• synonyms


verb (used with object), mem·o·rized, mem·o·riz·ing.
  1. to commit to memory; learn by heart: to memorize a poem.
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verb (used without object), mem·o·rized, mem·o·riz·ing.
  1. to learn by heart: I've always been able to memorize easily.
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Also especially British, mem·o·rise.

Origin of memorize

First recorded in 1585–95; memor(y) + -ize
Related formsmem·o·riz·a·ble, adjectivemem·o·ri·za·tion, nounmem·o·riz·er, nounre·mem·o·rize, verb (used with object), re·mem·o·rized, re·mem·o·riz·ing.
Dictionary.com Unabridged Based on the Random House Unabridged Dictionary, © Random House, Inc. 2018

Examples from the Web for memorise

Historical Examples

  • To some it is an easier method than the cards, there is less to memorise, or the crystal.

    Telling Fortunes by Tea Leaves

    Cicely Kent

  • There followed a tongue-twisting sentence, which I tried to memorise.

    Caught by the Turks

    Francis Yeats-Brown

  • "Horatius at the Bridge" is too long a poem for children to memorise.

  • He can memorise at sight all the revolting contents of a swill-tub.

  • It is necessary that the sharp who practises it should be able to memorise instantly as many cards as possible.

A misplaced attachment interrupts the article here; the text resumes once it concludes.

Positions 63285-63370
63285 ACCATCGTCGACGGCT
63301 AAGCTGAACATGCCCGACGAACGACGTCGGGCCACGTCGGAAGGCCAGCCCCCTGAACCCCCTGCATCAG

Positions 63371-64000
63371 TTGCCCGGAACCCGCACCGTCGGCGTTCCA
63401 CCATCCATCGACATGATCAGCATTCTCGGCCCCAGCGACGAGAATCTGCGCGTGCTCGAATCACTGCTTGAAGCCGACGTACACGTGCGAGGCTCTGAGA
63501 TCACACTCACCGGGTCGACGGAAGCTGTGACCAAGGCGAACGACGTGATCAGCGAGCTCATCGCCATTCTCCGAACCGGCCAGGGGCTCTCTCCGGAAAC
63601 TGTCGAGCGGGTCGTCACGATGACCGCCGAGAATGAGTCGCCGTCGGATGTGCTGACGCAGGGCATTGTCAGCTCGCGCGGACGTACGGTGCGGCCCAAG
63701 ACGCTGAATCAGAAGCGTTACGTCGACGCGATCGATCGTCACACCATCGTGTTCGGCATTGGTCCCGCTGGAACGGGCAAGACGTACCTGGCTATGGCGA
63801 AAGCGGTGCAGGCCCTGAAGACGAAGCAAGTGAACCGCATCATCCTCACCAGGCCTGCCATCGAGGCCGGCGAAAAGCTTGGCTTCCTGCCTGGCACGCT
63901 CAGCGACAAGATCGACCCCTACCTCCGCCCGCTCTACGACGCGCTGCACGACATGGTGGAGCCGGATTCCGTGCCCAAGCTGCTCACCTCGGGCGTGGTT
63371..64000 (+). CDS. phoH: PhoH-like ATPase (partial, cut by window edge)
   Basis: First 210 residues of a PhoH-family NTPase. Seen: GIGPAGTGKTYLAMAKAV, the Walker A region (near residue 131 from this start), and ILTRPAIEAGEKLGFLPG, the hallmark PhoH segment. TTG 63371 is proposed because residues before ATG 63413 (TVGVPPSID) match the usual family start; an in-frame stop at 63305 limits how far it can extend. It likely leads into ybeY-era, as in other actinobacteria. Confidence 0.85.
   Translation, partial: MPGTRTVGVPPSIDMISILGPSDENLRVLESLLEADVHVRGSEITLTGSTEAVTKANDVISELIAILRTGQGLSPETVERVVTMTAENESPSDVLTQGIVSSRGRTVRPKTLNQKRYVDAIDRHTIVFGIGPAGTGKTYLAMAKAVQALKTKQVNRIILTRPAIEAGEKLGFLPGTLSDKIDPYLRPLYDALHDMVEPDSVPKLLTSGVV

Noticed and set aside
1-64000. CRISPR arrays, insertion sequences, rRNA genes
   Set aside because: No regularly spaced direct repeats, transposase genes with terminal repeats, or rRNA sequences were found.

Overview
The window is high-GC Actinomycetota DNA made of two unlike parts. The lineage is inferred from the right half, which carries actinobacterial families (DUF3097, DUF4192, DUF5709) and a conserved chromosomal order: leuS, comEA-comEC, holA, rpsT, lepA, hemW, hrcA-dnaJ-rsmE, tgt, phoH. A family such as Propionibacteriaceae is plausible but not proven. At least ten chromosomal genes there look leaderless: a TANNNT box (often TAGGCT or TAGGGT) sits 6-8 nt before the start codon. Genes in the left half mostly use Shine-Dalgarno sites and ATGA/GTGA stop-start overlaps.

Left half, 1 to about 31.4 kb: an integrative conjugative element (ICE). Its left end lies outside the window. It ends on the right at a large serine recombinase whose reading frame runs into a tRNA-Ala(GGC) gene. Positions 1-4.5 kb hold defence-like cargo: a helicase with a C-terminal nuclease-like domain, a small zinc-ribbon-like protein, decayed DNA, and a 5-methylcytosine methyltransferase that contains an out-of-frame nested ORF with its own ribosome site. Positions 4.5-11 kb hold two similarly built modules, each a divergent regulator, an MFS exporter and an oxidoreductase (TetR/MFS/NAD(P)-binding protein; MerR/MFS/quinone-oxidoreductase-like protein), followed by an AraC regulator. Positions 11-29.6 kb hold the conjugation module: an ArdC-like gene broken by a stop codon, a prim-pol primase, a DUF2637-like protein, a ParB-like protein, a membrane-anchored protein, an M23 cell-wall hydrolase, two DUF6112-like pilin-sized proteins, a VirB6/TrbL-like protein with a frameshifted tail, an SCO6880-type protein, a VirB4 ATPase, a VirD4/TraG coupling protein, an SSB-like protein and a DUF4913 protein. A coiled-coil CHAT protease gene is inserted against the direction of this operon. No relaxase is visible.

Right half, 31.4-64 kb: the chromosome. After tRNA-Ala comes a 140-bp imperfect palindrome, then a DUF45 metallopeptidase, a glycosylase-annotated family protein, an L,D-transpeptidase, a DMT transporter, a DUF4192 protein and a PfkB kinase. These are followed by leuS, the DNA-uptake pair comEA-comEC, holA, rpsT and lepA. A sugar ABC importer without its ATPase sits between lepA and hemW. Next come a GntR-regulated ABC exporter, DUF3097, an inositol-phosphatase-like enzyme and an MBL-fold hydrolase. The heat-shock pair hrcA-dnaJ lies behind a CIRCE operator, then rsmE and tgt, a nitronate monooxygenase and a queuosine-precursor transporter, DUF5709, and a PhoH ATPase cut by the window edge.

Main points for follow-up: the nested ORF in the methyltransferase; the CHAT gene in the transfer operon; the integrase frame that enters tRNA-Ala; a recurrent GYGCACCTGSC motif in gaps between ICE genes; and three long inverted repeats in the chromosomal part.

Sharps and Flats

    John Nevil Maskelyne

British Dictionary definitions for memorise



  1. (tr) to commit to memory; learn so as to remember
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Derived Formsmemorizable or memorisable, adjectivememorization or memorisation, nounmemorizer or memoriser, noun
Collins English Dictionary - Complete & Unabridged 2012 Digital Edition © William Collins Sons & Co. Ltd. 1979, 1986 © HarperCollins Publishers 1998, 2000, 2003, 2005, 2006, 2007, 2009, 2012

Word Origin and History for memorise


chiefly British English spelling of memorize; for suffix, see -ize. Related: Memorialised; memorialising.

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1590s, "commit to writing;" see memory + -ize. The meaning "commit to memory" is from 1838. Related: Memorized; memorizing.

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Online Etymology Dictionary, © 2010 Douglas Harper